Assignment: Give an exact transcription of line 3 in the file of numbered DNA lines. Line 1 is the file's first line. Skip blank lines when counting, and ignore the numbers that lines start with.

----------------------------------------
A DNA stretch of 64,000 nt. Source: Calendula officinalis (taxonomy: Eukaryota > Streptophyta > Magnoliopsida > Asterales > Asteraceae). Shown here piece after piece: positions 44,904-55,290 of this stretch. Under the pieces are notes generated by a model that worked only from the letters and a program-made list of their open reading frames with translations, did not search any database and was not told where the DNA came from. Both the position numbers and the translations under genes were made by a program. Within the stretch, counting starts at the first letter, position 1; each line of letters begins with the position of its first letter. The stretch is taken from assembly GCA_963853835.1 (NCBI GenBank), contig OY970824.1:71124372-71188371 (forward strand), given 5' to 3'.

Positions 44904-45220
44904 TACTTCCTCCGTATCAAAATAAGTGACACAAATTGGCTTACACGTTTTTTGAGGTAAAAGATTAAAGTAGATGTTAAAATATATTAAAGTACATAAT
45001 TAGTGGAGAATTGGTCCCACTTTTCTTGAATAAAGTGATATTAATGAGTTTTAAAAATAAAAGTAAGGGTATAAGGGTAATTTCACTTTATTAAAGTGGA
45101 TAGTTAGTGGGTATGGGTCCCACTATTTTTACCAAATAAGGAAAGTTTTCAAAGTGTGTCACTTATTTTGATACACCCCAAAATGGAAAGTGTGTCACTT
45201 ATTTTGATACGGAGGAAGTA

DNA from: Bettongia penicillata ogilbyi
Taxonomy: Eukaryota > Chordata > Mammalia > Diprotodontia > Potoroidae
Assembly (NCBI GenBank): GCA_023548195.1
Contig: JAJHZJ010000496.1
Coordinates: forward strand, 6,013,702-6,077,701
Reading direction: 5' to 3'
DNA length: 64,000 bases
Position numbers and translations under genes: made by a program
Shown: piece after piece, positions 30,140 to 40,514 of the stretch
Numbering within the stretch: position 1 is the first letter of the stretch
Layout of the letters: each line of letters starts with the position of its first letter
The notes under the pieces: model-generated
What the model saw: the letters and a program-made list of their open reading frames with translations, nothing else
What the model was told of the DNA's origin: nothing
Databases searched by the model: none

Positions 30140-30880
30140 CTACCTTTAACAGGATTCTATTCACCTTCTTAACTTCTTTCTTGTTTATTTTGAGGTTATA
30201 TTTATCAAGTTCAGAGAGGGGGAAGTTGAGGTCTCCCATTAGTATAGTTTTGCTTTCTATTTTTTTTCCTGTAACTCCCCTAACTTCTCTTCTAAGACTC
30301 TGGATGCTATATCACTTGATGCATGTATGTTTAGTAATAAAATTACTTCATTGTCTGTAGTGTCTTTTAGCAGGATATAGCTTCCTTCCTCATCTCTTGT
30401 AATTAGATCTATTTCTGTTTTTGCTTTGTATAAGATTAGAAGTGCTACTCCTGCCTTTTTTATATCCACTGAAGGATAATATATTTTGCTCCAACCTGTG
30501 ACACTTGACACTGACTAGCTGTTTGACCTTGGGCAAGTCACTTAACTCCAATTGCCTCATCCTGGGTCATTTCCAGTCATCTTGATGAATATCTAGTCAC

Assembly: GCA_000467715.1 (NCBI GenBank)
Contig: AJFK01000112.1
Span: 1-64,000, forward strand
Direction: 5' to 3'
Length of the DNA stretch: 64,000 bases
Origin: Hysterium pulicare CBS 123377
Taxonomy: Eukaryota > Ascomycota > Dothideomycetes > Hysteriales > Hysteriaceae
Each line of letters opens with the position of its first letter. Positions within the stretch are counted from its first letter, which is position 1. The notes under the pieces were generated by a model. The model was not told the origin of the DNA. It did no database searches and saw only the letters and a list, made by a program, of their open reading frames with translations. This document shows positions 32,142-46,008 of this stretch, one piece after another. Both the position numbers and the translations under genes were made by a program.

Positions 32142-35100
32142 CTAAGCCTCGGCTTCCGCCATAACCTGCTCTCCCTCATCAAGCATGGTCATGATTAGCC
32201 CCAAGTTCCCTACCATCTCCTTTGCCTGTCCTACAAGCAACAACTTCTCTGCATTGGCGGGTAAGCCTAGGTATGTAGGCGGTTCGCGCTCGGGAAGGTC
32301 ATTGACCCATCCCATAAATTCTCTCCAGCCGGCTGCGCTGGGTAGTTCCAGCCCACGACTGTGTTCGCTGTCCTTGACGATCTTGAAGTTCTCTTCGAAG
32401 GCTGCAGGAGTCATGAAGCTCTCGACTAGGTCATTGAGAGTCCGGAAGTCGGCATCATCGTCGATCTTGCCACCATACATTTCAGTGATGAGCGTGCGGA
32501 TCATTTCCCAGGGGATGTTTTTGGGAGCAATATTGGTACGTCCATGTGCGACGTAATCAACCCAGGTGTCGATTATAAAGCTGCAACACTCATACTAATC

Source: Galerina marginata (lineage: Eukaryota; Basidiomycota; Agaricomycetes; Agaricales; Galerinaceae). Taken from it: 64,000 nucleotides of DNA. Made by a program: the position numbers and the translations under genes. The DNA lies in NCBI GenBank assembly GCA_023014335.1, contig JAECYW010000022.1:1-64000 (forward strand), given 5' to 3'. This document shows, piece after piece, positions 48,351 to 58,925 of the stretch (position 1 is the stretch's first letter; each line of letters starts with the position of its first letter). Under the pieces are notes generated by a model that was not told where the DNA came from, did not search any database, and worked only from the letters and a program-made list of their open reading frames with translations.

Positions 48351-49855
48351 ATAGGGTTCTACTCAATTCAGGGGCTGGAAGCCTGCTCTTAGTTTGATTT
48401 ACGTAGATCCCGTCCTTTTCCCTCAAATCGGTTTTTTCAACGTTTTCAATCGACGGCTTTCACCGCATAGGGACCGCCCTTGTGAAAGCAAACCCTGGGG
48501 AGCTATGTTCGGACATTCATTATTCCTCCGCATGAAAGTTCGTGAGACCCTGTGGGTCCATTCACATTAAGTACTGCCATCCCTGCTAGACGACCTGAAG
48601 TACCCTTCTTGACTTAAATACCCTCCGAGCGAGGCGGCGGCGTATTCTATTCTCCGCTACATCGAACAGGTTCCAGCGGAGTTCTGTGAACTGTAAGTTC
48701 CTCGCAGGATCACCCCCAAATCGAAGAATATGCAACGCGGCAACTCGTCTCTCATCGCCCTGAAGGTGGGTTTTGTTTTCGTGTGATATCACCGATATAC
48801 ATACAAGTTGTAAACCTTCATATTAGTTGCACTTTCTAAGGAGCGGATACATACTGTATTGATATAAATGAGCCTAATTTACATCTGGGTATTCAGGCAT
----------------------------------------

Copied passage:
44904 TACTTCCTCCGTATCAAAATAAGTGACACAAATTGGCTTACACGTTTTTTGAGGTAAAAGATTAAAGTAGATGTTAAAATATATTAAAGTACATAAT